Remember life as it was in smaller communities in earlier times? Think of the English village or the Australian country town. These smaller communities shared some unique characteristics. Everybody knew each other, and they looked after each other. The notion of privacy was minimal. But their citizens were well connected, and the sense of community was really strong and personal.
But as technology changed, so too did the village. Consider the impact of transport. Suddenly the village became accessible to others, and it also gave the villagers the opportunity to move to new places either for work or to explore. Other technology changes like the telephone broke down the boundaries even more.
Today in the western world, the traditional village has become a mere shadow of its former self as the world has become more urbanised. We still use the term village, but more in the context of the so-called global village. Bill Gates once said “The internet is becoming the town square for the global village of tomorrow”.
This concept of the global village has rapidly evolved. Take the idea of travellers being connected. Not so many years ago, travellers had to send postal letters home to friends and relatives, and chatting by phone was expensive and therefore a rare occurrence. But today, travellers can be connected instantly via phone or the internet, and can even have face-to-face contact using online video tools.
But this global village has come alive even more in the past five years or so via the various forms of social media that have exploded on the scene. Limited geographic dimensions no longer define how people connect or interact. Technology has changed the playing field, and indeed the language. People now “Google” something or “Skype” someone or “Tweet”. Such terms did not exist until the past ten years.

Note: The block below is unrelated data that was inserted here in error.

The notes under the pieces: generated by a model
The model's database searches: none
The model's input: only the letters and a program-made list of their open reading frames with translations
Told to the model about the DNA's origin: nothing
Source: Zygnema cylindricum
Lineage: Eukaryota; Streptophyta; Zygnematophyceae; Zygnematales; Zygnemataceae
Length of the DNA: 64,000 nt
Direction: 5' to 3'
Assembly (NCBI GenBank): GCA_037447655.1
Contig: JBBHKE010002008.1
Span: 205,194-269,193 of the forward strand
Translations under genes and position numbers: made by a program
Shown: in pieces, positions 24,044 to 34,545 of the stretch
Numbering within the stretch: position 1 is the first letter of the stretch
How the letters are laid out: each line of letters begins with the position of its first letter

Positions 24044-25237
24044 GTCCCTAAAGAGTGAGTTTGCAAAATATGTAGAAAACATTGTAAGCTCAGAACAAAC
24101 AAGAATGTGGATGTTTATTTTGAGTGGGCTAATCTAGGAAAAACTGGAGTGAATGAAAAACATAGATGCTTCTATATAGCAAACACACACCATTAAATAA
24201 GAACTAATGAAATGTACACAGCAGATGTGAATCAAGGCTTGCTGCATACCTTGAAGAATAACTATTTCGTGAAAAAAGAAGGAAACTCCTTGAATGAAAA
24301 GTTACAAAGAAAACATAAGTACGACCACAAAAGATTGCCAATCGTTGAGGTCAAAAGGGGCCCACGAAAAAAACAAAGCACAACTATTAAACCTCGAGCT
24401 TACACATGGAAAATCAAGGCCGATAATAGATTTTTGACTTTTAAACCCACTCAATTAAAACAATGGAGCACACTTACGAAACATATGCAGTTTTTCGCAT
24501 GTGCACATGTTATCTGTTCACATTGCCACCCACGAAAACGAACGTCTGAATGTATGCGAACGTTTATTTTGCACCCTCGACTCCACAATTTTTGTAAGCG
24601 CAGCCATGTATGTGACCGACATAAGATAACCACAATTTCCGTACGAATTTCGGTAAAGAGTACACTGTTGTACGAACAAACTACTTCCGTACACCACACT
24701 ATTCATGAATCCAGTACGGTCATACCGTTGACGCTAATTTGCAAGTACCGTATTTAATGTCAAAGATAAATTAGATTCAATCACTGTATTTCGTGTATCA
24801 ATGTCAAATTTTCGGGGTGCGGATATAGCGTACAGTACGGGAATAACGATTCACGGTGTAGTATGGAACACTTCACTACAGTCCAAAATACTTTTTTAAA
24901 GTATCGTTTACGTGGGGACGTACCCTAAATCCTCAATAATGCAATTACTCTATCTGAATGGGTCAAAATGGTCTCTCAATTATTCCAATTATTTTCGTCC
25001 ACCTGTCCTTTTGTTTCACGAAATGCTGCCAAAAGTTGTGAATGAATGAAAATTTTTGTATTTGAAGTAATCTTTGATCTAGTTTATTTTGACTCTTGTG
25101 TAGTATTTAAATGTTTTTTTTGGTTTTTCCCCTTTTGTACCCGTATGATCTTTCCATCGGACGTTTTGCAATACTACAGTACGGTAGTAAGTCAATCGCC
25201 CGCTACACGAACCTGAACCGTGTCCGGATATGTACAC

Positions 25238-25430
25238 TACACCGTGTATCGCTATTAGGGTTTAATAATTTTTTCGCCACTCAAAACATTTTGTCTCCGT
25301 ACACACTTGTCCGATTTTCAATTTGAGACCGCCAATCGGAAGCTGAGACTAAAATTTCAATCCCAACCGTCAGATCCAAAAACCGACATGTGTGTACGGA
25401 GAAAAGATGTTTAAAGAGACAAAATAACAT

Of course, the global village is vastly different from the traditional village in many ways, especially in structure, appearance and behaviour. For instance, in the global village, we deal with strangers very differently. How many friends have we accepted on Facebook that we hardly know? How many followers do we have on Twitter whom we have never met, and indeed will not meet in a lifetime? How many times do we buy items from complete strangers across the other side of the planet? The traditional village was a far more intimate affair, and much more self-contained. A stranger was therefore viewed as an outsider, and may have been greeted with some caution.
But it is instructive to see the factors that are common, and to appreciate some of the lessons for our global village today, especially as they relate to social media. There are three of these.
The traditional village provided a strong and very personal connection for its members. The global village also provides connection, but across boundaries of nation states and any time day or night. Social media in particular has given huge impetus to this phenomenon. If we add up the users of Facebook, Twitter and LinkedIn combined, it totals a staggering number in excess of 1.5 billion. Yes there will be some overlaps in the numbers, but the point is that these three social media sites alone provide connection for an extraordinary percentage of the global population.
The traditional village was about a real sense of community. People were involved and visible in the activities of the village. The modern global village is also about community. It is about bringing people together around common interests. LinkedIn for instance has over 1.5 million discussion groups covering a vast array of topics and items of interest. This is a very different form and scale from the traditional concept of community, but the fundamental thread of linking people via common interests is the same.
The notion of pulling together to get the job done was a strong feature of the traditional village. This collaboration provided the real glue that enabled the village to thrive. Today the world of social media provides an extensive platform for collaborating around solutions to problems or gathering teams together for business activities such as product development.
Social media is a key element of the global village as we know it, and will continue to grow in influence in this space. Technology has changed the village in shape and scale forever, but some of the underlying fundamentals are as important today as they were when the local village was our way of life.